My associate Omnia21 sent me a transcript from a speech made by Farah Pandith of the U.S. State Department to the Henry Jackson Society at the House of Commons, December 4, 2007. Her speech: 'Muslim Communities in Europe: Winning the Battle Against Radicalisation - A US Perspective'
You can read the entire transcript here. It strikes me as sadly, hopelessly naive and even misleading in many respects. But at least Ms. Pandith admits that we are threatened today "by a violent ideology that is radicalizing Muslims in our societies."
One such misleading statement is:
"Today, violent Islamic extremists target the weak, the alienated and the vulnerable in immigrant communities in Europe. They feast on them."
Well, maybe they do, but the extremists are also mighty successful in radicalizing well-educated and affluent Muslims in Europe, so that statement is off. She has no explanation for doctors and grad school students planning train and subway bombings. Pandith does get some things right:
"It does not help assimilation that immigrants may seldom interact with people from their new country. Mutual ambivalence between the immigrants and members of the host communities sometimes results in the fact that some neighborhoods in modern European cities are Muslim-majority areas. I know that the UK knows this phenomenon. Many Muslim Britons, Germans, and Frenchmen do not just pray only with their coreligionists, but also study, play sports, and socialize only with their coreligionists."
While it's true that, overall, Muslim immigrants in American society are better integrated than in most European countries, there are plenty of Muslim-only enclaves here too. Dearborn? Lodi? Parts of Brooklyn? And many Muslim organizations here are encouraging their members to "study, play sports, and socialize only with their coreligionists." It's not just in Europe. Pandith also admits:
"There is also a need to turn a critical eye to those immigrants who have made little or no effort to contribute to their communities, who for whatever reason have refused to compromise with the host society."
Hmm, I think I know what that reason is. Islamists think that the Western host society is inferior, decadent and full of infidels. Why would they want to "compromise" and integrate into an inferior, non-Muslim society? Western society is there for 1) exploitation and 2) for conversion to Islam, not for assimilation.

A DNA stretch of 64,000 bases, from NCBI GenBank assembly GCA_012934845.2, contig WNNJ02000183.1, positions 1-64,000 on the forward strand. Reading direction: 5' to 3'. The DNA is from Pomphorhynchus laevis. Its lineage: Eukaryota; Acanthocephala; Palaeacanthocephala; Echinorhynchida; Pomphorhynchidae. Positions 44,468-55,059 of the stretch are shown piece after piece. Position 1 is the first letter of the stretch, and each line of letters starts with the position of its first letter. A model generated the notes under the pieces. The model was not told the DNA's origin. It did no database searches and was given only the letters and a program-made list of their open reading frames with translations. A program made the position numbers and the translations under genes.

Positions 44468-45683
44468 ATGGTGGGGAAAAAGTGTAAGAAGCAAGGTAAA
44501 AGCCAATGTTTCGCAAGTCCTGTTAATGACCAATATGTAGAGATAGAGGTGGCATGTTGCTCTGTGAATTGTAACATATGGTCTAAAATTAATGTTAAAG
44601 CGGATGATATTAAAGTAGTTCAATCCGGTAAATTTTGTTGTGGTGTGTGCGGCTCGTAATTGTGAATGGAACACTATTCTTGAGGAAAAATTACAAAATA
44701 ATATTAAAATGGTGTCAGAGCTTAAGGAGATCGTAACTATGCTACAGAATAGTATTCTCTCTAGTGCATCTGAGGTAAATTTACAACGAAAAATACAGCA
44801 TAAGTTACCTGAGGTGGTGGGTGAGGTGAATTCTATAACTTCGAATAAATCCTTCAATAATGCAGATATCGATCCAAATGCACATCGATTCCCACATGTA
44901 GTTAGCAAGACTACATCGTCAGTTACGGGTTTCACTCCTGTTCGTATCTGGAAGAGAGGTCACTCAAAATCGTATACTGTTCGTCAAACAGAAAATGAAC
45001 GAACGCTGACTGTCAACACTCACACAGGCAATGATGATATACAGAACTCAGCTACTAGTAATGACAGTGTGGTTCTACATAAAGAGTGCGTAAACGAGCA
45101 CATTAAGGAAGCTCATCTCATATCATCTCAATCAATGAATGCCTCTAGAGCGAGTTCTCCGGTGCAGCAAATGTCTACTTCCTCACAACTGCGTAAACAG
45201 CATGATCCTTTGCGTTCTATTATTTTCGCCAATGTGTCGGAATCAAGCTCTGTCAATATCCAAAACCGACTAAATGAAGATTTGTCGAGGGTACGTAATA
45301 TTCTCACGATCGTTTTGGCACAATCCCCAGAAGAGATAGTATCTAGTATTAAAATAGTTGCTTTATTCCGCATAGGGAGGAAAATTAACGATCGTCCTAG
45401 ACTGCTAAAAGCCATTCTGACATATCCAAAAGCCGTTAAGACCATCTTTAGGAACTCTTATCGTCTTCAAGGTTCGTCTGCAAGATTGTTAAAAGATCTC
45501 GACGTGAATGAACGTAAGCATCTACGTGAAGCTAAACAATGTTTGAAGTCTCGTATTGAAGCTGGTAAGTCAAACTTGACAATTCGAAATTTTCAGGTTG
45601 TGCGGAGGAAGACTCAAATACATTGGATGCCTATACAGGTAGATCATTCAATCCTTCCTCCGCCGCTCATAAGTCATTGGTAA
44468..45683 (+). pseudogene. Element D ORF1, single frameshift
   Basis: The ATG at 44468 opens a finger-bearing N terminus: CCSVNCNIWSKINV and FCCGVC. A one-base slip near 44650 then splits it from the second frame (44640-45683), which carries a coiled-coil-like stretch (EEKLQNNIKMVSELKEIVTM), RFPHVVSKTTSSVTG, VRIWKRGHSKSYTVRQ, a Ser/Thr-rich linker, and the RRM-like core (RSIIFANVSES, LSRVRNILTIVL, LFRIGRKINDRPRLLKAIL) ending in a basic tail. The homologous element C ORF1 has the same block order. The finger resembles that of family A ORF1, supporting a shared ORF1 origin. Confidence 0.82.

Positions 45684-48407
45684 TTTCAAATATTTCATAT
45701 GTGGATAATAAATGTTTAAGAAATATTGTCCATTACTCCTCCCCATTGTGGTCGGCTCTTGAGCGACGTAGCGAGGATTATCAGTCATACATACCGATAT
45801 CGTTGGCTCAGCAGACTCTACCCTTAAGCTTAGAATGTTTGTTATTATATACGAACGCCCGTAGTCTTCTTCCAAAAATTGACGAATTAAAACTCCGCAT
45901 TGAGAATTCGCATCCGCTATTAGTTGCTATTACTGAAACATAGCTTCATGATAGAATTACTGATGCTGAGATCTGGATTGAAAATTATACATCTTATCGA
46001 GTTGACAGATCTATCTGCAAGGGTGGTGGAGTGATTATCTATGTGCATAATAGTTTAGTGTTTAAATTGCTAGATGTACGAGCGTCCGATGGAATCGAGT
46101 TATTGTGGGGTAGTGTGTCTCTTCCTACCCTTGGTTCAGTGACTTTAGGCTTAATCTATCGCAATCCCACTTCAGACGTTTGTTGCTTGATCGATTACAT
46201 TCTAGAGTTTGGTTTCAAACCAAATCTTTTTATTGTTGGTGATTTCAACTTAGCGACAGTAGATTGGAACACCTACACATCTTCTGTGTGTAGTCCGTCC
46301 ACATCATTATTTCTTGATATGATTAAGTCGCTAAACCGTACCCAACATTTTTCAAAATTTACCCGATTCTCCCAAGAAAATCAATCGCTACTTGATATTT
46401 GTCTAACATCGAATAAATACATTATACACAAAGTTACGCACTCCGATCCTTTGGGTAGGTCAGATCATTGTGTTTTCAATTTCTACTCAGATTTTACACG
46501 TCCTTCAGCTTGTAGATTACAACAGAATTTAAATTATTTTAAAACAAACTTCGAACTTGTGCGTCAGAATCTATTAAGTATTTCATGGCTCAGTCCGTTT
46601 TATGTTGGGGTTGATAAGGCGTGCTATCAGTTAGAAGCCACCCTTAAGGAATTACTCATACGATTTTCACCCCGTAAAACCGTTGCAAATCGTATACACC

Pandith talks about the efforts of the State Department to discuss with Muslims across Europe the experience of Muslims in America:
"So a big part of my job is to travel to Europe to meet with audiences, share our experience, tell the story of how American Muslims who number in the millions and come from more than 80 different ethnic back grounds – have navigated through these identity questions. The questions that I hear in Europe from Muslim Europeans are often the questions I experienced and heard in America among Muslims in the 1970s. How are we going to make a life here as a minority population? How will our kids get educated in both Islam, our traditional cultural history, and also be a vibrant part of our new communities in America. "
We're not in the 70's anymore. What's at stake now is the future of the world, preventing another Dark Ages, not just dealing with "cultural identity questions."
"We are also trying to reach out to Muslims all over Europe to tell it as it is – that is – to push back against the perception that Muslims in America are second class citizens, or that we don’t honor Islam, that America is not a place where any person of faith can practice their religion freely."
"We also introduce American Muslims to Muslim communities in Europe through various programs – every day Americans who don’t work for the government and may not even like aspects of our domestic or foreign policy. One such program is called the Citizen Dialogue program and it has provided a vehicle for American Muslims to reach out and share experiences and talk about Islam in America. The Citizen Dialogue program will hit 14 countries in Europe by the end of 2008."
Pandith notes the extremist literature that's widely available in England:
"We should give help to publishers in e-form and in traditional print that can help kids to expand their minds, rather than the insanity available in pamphlet form in corner book shops that tell Muslims the best way to beat their wives, or that all Jews are pigs, or how to isolate themselves from the rest of the world. I was in
a few weeks back and bought several texts that took my breath away. In English….printed in cities not very far from here."
Uhmmm, you can find the same pamphlets here in the U.S. The most recent trustee appointed to the Islamic Society of Boston, Dr. Jamal Badawi, has written about wife beating. Supposedly, his argument is meant to discourage wife-beating, but there it is: "a gentle tap on the body, but never on the face." It could save the marriage! Now there's a slippery slope if I ever saw one.
I don't enjoy being negative here, and Farah surely means well and she wants to help change the world. But this seems dangerously naive. The soft sell might lead Muslims who are not radicals to view the US more favorably, but I can't see it making a lick of difference to the extremists. Pandith - and the entire State Department - seem to be engaged in wishful thinking. They're not really acknowledging the power of religious extremists to use the very writings of the Koran to sway people to join up with the Islamists' violent, nihilistic, death-craving side.